Depression affects over 18 million people in the US alone. This severe mental illness doesn’t just cause feelings of sadness and self-loathing either. Depression can lead to fatigue, suicidal actions, and other serious symptoms that can adversely impact your health and quality of life. While it can occur in people of all ages, individuals aged 40 to 49 are at the greatest risk. Unfortunately, about 80 percent of people with depression are not being treated for it.
Depression and Your Well-Being
Depression can affect your health in many ways. Feelings of emptiness and sadness can keep you from initiating activities that would improve your mood, including interacting with others, exercising, and getting outdoors. It can also impact your work performance and productivity. If left unchecked, depression will corrode every facet of your social life.
Depression has even more severe consequences for a person’s physical health. Untreated depression may increase your risk of heart disease and diabetes complications. Indirect consequences such as obesity may result from not exercising as well. In every sense of the word, depression is a cancer, metastasizing and destroying anything and everything its victims hold close.
Causes of Depression
Depression is a complex illness that has a myriad of potential causes, including abuse, conflict, death or loss, genetics, serious illnesses, and major life events like moving to a new place or graduating. Depression can also be caused by certain types of medication and substance abuse. It’s critical to identify the source of your depression in order to manage or eliminate it. A qualified psychiatrist can help determine and treat the cause—or causes—of your depression.
Treatment of Depression
The health benefits of seeing a psychiatrist for depression revolve around the many treatments that these health experts can provide. Since depression can have physical causes, a psychiatrist can prescribe medication when appropriate to treat anxiety and other symptoms you may be experiencing. Often, it’s treated with a combination of drug and psychotherapy.
Cognitive Behavioral Therapy
A psychiatrist can also help you with a type of treatment called cognitive behavioral therapy (CBT). CBT looks at the underlying thought patterns and behavior that may be causing your depression. The treatment involves identifying these negative thoughts and how they may be causing your depression. From there, you and your psychiatrist will work towards replacing these thoughts with a more positive outlook. CBT can also help you discover triggers for behavioral issues in order to find ways to break the cycle that leads to depression. Put simply, you benefit from CBT by becoming aware of the negative thought patterns you have and receiving guidance to effectively replace them.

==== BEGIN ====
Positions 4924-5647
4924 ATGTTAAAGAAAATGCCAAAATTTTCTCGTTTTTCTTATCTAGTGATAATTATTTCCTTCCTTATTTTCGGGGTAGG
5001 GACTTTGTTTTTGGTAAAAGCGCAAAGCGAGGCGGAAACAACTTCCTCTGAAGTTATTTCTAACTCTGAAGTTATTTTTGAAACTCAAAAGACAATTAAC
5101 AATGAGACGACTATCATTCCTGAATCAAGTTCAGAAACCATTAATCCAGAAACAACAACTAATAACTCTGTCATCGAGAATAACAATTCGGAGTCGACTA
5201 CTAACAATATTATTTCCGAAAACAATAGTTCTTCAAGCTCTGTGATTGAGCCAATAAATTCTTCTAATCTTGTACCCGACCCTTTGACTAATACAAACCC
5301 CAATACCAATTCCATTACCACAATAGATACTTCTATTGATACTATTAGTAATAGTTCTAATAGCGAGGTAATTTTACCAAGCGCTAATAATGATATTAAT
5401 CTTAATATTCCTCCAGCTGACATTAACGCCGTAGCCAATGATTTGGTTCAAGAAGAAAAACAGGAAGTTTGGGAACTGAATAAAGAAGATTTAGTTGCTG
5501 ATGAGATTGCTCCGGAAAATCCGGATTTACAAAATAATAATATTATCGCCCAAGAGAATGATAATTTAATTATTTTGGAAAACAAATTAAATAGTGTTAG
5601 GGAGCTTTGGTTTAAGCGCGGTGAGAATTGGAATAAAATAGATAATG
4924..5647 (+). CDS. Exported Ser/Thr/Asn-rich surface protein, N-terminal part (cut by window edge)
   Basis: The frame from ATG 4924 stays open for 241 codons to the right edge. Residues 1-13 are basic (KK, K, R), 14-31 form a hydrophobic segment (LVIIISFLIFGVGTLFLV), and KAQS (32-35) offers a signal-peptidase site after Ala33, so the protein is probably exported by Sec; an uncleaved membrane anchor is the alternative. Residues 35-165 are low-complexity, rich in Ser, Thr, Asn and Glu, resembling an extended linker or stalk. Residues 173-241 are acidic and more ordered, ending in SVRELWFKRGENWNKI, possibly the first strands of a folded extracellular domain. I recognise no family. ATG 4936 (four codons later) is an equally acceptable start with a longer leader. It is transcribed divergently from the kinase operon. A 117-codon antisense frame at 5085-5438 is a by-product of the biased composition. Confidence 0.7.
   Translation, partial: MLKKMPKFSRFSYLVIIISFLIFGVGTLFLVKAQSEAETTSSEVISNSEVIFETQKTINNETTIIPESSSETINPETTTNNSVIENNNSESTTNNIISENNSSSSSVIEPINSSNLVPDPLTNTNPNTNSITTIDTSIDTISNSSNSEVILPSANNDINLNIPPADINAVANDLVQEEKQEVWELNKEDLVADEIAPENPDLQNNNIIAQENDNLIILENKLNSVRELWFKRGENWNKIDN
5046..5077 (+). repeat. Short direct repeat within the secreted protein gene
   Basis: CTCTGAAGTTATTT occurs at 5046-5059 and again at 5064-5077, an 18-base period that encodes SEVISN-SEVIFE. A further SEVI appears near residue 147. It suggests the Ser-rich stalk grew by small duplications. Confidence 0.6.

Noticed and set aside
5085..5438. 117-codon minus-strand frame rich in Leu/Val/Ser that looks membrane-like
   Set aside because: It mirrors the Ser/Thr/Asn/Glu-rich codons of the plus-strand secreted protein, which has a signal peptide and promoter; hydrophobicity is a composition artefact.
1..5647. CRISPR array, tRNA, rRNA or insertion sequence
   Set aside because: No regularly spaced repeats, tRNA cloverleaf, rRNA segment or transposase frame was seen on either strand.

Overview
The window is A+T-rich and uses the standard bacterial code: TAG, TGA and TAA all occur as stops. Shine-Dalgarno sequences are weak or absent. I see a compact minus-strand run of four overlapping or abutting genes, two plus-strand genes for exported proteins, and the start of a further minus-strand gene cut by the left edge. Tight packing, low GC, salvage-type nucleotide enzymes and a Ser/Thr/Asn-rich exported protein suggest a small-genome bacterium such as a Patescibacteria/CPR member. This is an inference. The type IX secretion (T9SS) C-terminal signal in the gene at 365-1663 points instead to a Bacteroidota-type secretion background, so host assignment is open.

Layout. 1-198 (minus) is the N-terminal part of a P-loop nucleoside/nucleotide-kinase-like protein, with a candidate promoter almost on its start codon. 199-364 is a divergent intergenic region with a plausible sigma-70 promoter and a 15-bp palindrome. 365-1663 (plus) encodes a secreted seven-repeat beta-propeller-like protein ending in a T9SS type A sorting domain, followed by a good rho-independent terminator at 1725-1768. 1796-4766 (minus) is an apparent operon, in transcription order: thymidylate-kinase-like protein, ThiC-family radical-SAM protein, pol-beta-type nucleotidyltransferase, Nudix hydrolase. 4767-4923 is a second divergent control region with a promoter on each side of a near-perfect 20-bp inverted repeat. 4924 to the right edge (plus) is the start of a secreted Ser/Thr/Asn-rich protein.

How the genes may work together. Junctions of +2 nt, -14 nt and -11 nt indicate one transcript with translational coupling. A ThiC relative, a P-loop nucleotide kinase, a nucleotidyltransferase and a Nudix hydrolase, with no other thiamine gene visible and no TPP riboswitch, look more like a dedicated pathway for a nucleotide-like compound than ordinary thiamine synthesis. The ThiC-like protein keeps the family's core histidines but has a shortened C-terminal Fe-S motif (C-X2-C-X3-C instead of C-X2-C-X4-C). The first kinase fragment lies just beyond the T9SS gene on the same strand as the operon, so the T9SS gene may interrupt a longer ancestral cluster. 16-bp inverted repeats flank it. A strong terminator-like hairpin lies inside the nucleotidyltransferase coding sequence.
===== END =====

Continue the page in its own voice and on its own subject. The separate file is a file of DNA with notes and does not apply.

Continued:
Perhaps one of the greatest benefits of seeing a psychiatrist for depression is that you can find relief from your symptoms quickly. Compared to other types of therapy, you’re likely to see results within 10 to 20 sessions. The help you receive can lead to significant positive changes in your health, productivity, and relationships.
Part of the difficulty of dealing with depression on your own is a lack of objectiveness. It can be hard to identify the factors that lead you to make poor decisions and develop distorted perceptions. A psychiatrist can help increase your awareness of these issues. This knowledge is a critical tool in your battle with mental illness.
Benefits of Seeing a Psychiatrist
The effects of seeing a psychiatrist can have immediate impacts on your depression. Taking this important first step towards recovery will boost your self-esteem and help to improve your mood and physical health as well.
Getting your stress under control will improve your cardiovascular health and lower your risk for chronic disease. As you learn to understand your depression, you’ll likely find your confidence growing too. That can translate into other health benefits like a better appetite and a desire to socialize and exercise more often. These effects can set you on a path of positive momentum.
Some people may view depression as a weakness and feel too embarrassed to seek out the professional help that they need. For these individuals, just talking with a close friend certainly can help. However, with a psychiatrist, you have the added benefit of a true confidant. A psychiatrist is bound by a code of ethics to keep your therapy confidential.
There is one major exception to this rule. A psychiatrist may break confidentiality if there is a risk that you may do harm to yourself or others. This exception exists to keep you and the people around you safe. If your depression is severe, intervention can be a lifesaving measure. You should think of it as a safety net to protect you in case you slip and fall.
Seeing a psychiatrist for depression offers numerous health benefits. A mental health professional can put you on a definitive course of treatment and prevention. Rather than living with the uncertainty of depression, you’ll be following a path toward a brighter and happier tomorrow. All it takes is that first big step.
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